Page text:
We shop at the local supermarket, Sam's Club, and WalMart. Fresh fruit, veggies, and meat are very inexpensive when compared to the US. Canned goods from Mexico are a good bargain but those from the US and Spain are expensive. Cleaning supplies are about the same as the US, as are clothes, bedding, and furniture. Everything you could possibly need is available in the local Mercado (street market) and it is a fun way to spend a few hours in the morning. With our difficulties getting around, we seldom go there, though.

SIDE BAR--My wife relies on a wheelchair and we seldom have problems getting in and out of most places. The city has ramped most sidewalks at intersections and all public buildings are required to offer ramps.

Movies in either of the two megaplex theaters cost $38MP if we go to in the afternoon. Most of the time there is at least one new film in English with Spanish subtitles.

As the capital city of the STATE OF TAMAULIPAS, Ciudad Victoria is the hub of culture for this area. Live theater, concerts, art exhibits, and sports events are very poplular and VERY inexpensive because the local government values the Arts and underwrites the costs, making the events affordable to most of the residents.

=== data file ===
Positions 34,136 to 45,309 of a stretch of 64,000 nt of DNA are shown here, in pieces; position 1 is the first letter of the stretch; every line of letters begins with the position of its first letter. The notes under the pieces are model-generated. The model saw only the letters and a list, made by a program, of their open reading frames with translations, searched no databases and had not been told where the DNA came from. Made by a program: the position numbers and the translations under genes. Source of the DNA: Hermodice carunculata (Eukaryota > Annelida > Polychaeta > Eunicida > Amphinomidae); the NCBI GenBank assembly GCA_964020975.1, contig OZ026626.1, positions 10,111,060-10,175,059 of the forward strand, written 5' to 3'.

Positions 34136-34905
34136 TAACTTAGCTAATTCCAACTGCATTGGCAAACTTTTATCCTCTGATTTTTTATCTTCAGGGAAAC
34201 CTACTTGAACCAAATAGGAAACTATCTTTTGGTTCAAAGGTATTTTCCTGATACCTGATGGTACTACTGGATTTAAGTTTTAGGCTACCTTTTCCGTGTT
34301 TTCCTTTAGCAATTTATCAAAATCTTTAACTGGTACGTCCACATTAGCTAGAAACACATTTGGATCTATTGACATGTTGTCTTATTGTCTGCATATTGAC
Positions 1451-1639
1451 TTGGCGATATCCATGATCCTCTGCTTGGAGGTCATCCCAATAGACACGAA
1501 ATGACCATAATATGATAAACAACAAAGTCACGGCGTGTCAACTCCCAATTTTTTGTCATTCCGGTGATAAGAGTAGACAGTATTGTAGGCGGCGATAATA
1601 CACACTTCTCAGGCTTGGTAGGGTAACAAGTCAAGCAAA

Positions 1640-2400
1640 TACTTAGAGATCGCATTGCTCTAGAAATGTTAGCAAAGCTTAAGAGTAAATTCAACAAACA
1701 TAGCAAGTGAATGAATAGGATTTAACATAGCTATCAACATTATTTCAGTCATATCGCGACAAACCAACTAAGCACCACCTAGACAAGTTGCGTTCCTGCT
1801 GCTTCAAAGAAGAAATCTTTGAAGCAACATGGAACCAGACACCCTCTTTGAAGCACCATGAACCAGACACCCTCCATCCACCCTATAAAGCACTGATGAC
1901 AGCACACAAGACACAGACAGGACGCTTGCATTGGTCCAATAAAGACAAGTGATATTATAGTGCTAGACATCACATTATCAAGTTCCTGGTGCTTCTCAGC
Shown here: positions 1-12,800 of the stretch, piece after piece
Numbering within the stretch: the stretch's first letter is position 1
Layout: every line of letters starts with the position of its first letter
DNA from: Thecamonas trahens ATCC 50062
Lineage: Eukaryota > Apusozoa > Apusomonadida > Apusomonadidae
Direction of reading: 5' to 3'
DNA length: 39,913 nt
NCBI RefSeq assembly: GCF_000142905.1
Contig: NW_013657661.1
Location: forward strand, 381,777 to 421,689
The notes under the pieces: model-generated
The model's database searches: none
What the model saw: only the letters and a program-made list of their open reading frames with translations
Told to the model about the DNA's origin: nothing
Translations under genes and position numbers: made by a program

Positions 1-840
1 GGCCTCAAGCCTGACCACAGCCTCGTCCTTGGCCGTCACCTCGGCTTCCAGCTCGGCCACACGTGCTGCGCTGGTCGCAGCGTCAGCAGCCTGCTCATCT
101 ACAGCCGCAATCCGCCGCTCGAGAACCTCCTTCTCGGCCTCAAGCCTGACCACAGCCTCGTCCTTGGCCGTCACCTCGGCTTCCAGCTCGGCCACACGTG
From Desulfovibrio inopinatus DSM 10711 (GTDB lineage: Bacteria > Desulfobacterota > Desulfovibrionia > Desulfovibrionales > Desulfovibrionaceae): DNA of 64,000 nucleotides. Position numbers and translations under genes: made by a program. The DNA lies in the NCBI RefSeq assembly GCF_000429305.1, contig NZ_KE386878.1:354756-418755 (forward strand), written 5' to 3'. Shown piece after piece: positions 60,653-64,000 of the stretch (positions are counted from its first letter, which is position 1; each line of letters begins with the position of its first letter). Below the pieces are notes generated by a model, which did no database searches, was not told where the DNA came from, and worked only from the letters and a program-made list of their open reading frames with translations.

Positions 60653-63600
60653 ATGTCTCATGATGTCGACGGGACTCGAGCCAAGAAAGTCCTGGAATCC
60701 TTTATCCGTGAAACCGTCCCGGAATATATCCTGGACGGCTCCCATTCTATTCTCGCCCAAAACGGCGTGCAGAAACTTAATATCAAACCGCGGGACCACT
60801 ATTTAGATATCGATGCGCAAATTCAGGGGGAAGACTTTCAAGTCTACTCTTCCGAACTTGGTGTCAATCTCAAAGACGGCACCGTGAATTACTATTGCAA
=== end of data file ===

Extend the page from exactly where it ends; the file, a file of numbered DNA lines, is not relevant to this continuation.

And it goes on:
If we need a break there are several very nice restaurants as well as fast food joints in the area. Applebees, McDonalds, Burger King, Pizza Hut, Church's Chicken, Subway, and Domino's Pizza to name a few. These are nice and exactly like those in the States. However, they are expensive when compared to the the vast variety of local restaurants and street venders who offer everything from shrimp cocktail, tacos and gorditas, and hotdogs, to roasted ears of corn and fresh orange and grapefruit juice.  My personal favorite is the tamales made fresh by the lady on the next block and sold door to door everyday.

Medical care is available. We joined the government health scheme for about $2000MP a year. This gives us unlimited access to medical, dental, vision, and emergency care with no further costs. This system is crowded and the clinics are slow. But it covers all of the costs of our prescriptions, a savings of $400.00US each MONTH. Should a major medical situation arise, as it did when my wife needed to have her gall bladder removed earlier this year, we went to Texas and had Medicare cover the expenses.